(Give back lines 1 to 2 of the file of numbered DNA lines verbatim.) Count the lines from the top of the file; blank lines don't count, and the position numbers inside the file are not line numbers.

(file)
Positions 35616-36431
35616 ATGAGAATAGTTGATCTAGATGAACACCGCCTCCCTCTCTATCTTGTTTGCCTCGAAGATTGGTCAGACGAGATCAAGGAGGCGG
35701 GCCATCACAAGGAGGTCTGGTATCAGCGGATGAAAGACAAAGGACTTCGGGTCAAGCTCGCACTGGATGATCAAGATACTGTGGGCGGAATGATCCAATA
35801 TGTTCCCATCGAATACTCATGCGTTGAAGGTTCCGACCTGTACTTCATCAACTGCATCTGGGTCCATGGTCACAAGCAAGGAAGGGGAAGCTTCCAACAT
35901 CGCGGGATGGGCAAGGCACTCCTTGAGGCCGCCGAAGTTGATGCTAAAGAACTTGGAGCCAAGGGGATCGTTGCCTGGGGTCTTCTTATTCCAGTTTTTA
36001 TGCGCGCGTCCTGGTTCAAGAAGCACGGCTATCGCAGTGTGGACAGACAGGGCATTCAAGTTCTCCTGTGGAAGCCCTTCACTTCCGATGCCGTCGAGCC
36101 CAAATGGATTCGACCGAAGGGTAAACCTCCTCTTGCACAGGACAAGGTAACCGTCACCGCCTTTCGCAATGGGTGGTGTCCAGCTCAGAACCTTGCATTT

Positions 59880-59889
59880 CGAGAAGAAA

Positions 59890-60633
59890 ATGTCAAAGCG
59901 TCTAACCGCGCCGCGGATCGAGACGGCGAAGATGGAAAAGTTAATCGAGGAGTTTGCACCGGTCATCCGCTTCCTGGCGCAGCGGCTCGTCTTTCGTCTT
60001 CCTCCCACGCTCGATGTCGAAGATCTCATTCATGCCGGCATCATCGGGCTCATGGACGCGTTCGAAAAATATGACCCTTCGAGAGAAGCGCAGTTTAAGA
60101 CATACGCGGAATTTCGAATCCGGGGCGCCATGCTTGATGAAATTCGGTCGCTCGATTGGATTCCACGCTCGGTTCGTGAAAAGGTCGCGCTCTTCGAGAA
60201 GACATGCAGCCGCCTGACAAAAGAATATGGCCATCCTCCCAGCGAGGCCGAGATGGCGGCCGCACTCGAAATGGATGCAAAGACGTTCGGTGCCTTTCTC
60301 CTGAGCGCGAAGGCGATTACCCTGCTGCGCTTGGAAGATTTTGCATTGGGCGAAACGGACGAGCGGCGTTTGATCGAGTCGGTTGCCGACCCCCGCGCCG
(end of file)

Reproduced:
Positions 35616-36431
35616 ATGAGAATAGTTGATCTAGATGAACACCGCCTCCCTCTCTATCTTGTTTGCCTCGAAGATTGGTCAGACGAGATCAAGGAGGCGG